Why the Party Drug Molly Isn’t What You Think It Is | NBC4 Washington
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Why the Party Drug Molly Isn’t What You Think It Is

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    DEA

    When a 19-year-old University of Virginia student went to an electronic dance concert at a D.C. nightclub in 2013, she thought she was taking Molly.

    Also known as Ecstasy, Molly has a reputation as a popular party drug that creates hallucinations and the feeling of unending energy.

    But a spokesman for the Drug Enforcement Administration told the News4 I-Team that they now know the student actually took something more like bath salts.

    “Her friend said she took Molly,” the DEA’s Rusty Payne told us. “So the police thought she took Molly. But our lab tests later showed it was more like methylone, which is what’s in bath salts.”

    The student collapsed at the club and died that night at Providence Hospital.

    Less than a month later, two more partygoers at a New York music festival died after they too ingested what they thought was Molly. Once again, DEA lab tests later showed it was something else entirely.

    The DEA says out of 143 “drug exhibits suspected of being Molly” it tested between 2009 and 2013, chemical analysis revealed only 13 percent contained MDMA -- shorthand for 3,4 methylenedioxymethamphetamine – the scientific name for the molecule most well-known as Ecstasy or Molly.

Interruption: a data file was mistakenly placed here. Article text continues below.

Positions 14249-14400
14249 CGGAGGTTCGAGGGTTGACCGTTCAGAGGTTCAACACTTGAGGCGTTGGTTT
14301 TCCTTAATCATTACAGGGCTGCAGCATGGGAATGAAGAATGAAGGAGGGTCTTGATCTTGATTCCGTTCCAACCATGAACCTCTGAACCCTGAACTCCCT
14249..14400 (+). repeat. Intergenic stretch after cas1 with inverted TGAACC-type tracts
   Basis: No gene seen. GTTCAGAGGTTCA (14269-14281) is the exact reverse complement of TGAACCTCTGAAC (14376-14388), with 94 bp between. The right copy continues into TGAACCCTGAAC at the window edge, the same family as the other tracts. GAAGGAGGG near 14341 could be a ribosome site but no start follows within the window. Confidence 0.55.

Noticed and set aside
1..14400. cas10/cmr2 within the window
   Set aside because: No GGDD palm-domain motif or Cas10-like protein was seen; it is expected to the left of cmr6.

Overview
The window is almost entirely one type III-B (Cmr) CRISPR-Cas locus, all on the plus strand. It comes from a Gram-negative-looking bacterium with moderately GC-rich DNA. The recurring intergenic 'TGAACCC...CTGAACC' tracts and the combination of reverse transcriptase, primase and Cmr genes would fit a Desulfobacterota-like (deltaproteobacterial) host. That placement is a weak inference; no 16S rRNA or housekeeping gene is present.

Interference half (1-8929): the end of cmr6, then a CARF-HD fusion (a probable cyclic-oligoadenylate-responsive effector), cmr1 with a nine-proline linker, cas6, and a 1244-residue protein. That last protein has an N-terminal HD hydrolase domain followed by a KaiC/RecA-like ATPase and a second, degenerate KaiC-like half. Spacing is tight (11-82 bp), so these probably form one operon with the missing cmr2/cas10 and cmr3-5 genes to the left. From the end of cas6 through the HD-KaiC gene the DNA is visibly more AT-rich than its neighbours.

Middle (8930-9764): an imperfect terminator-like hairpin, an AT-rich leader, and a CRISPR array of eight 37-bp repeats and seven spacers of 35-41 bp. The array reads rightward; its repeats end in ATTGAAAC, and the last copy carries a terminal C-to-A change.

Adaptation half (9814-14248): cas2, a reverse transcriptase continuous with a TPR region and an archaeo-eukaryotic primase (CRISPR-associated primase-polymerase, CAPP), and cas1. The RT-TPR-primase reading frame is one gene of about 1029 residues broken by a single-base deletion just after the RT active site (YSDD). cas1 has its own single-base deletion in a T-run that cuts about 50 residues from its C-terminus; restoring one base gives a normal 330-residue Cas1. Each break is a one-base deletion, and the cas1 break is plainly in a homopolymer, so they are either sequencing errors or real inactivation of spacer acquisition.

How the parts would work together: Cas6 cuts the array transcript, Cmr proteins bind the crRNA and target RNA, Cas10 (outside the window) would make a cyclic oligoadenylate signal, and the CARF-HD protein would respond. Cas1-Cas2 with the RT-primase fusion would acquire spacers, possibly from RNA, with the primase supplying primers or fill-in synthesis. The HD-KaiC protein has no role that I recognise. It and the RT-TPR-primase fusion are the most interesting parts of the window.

Instead, tests showed nearly two-thirds of the samples initially believed to be Molly contained chemicals used in bath salts, or 4-MEC, a new synthetic drug scientists know very little about.

    The DEA says the small batch of samples that actually contained MDMA were not “pure” and consisted of other synthetic drug combinations and Ritalin.

    Recent statistic released by the DEA show MDMA use has steadily declined in recent years. It seized about 2,438 kg of MDMA in 2008 and only 432 kg in 2012. One kilogram of MDMA powder can create more than 7,000 tablets according to the DEA, which typically sell for about $10 to $40 per tablet. In recent years, agents told us they’ve also witnessed users snorting or sniffing the loose powder.

    The DEA says the main message they want to get out there is no one, not even the people making these drugs, knows what these synthetic compounds will do to your body.

    You could get a dose with little or no chemicals in it. Or you could get something entirely new that could kill you. Even if you’re told it’s something with an established party-drug reputation like Molly.